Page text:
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Disclosure of Evidence

Volume 720: debated on Thursday 20 October 2022

1. What recent steps he has taken to improve the efficiency and effectiveness of disclosure of evidence. (901755)

It is an honour to serve as Attorney General for the second time, and to lead a legal profession that is the envy of the world and a Government Legal Department whose integrity is an example to multiple jurisdictions. I am very proud to hold that position. I also welcome the Solicitor General, my hon. Friend the Member for Mid Dorset and North Poole (Michael Tomlinson), to his place.

In May, this Government published the review of disclosure and amended the disclosure guidelines to deliver improvements for police, prosecutors and the victims of crime. The new guidelines feature an annex on data protection that will ease the burden on police, leaving them with more time on the beat and to investigate crime.

Within Northumberland, there has been a review that highlights multiple failings in multi-agency communication, and states that lessons have been learned. However, I have been contacted by constituents, and it appears that similar failings are still happening. Will my right hon. and learned Friend please reassure me and the people of Blyth Valley that steps are being taken to improve the efficiency and effectiveness of disclosure?

My hon. Friend is quite right: disclosure is a very important issue, whether in Northumberland or any other part of this jurisdiction. Updated principles on accessing third-party material have strengthened privacy protections for victims, and mandate that officers must have clear written reasons in place before accessing any material such as, for example, therapy notes. My hon. Friend has made an important point about communication between the criminal justice agencies, and we are ensuring that that continues to improve apace.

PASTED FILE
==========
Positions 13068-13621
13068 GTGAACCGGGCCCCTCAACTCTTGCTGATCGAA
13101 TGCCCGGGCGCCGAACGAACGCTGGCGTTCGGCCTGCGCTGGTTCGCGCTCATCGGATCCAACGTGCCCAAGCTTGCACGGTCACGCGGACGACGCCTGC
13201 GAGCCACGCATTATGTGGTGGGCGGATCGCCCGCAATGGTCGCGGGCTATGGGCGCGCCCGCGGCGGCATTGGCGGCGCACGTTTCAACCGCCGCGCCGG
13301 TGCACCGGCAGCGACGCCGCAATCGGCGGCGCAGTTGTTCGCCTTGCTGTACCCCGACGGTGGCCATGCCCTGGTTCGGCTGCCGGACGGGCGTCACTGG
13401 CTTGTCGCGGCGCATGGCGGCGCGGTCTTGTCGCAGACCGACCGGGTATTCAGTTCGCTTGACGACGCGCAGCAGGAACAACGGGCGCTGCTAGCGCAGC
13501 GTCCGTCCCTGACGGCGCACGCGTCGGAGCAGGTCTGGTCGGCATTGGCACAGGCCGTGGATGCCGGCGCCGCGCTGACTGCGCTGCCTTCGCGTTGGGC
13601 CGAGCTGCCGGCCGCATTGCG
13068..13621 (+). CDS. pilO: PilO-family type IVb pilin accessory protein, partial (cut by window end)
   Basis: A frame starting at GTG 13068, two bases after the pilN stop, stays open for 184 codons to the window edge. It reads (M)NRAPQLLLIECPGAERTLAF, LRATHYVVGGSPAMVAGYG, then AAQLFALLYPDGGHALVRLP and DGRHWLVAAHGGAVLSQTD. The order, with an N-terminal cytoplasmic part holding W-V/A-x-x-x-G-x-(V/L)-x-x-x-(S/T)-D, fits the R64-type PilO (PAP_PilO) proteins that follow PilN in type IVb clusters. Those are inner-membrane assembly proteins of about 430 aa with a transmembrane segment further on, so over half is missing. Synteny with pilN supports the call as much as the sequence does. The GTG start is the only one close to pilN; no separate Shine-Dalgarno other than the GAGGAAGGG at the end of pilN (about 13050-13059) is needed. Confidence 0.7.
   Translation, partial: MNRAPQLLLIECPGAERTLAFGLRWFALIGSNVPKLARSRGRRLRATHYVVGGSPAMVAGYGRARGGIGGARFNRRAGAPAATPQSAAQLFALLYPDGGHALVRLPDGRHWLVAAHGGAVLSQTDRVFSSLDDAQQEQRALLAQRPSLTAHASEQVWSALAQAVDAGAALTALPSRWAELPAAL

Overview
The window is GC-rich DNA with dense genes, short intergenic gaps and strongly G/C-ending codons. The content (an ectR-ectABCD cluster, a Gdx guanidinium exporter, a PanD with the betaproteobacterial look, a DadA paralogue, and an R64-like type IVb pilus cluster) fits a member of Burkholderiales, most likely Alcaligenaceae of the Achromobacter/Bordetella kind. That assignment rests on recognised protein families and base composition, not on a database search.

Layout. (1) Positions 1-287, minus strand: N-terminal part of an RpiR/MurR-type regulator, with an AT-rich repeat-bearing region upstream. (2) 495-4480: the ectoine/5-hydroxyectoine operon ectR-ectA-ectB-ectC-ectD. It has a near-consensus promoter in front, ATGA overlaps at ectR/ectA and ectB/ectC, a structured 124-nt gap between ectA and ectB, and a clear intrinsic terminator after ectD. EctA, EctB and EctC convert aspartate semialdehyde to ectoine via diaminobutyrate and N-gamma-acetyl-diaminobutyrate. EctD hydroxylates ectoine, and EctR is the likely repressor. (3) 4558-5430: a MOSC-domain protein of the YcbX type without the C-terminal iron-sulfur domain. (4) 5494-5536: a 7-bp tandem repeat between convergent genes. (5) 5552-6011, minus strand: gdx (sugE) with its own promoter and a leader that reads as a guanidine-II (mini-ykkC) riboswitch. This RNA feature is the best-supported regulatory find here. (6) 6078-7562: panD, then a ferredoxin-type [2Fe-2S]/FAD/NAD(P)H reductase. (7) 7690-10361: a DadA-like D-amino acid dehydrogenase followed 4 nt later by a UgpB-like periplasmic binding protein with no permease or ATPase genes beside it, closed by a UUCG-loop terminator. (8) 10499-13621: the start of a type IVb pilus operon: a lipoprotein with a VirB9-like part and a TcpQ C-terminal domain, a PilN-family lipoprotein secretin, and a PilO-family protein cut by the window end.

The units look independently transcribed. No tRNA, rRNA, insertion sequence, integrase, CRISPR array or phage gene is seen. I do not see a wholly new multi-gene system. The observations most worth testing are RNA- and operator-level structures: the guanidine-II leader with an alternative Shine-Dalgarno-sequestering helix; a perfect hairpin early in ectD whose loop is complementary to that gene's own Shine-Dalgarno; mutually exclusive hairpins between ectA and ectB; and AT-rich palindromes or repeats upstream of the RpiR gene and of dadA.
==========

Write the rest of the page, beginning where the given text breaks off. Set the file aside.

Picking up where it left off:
The Minister will know that this is a very important matter in terms of miscarriages of justice. The Chairman of the Justice Committee, the hon. Member for Bromley and Chislehurst (Sir Robert Neill), and I chair the all-party parliamentary group on miscarriages of justice. Will he look at other countries’ good practice on this, especially the United States?

I thank the hon. Gentleman for his question. We are always looking and willing to look at how other jurisdictions practise in this sphere. Of course, it is a problem across western jurisdictions, because people now carry on their person so much more data capacity than ever before, which opens up a wide array of questions as to disclosure. The amended disclosure guidelines unequivocally state that indiscriminate access to personal records should never occur, and it is worth noting that the volume of suspects charged has continued to increase quarter on quarter, with a rise from 526 to 550 in quarter 3. That is an increase of 4.6%, so we are moving in the right direction on charges.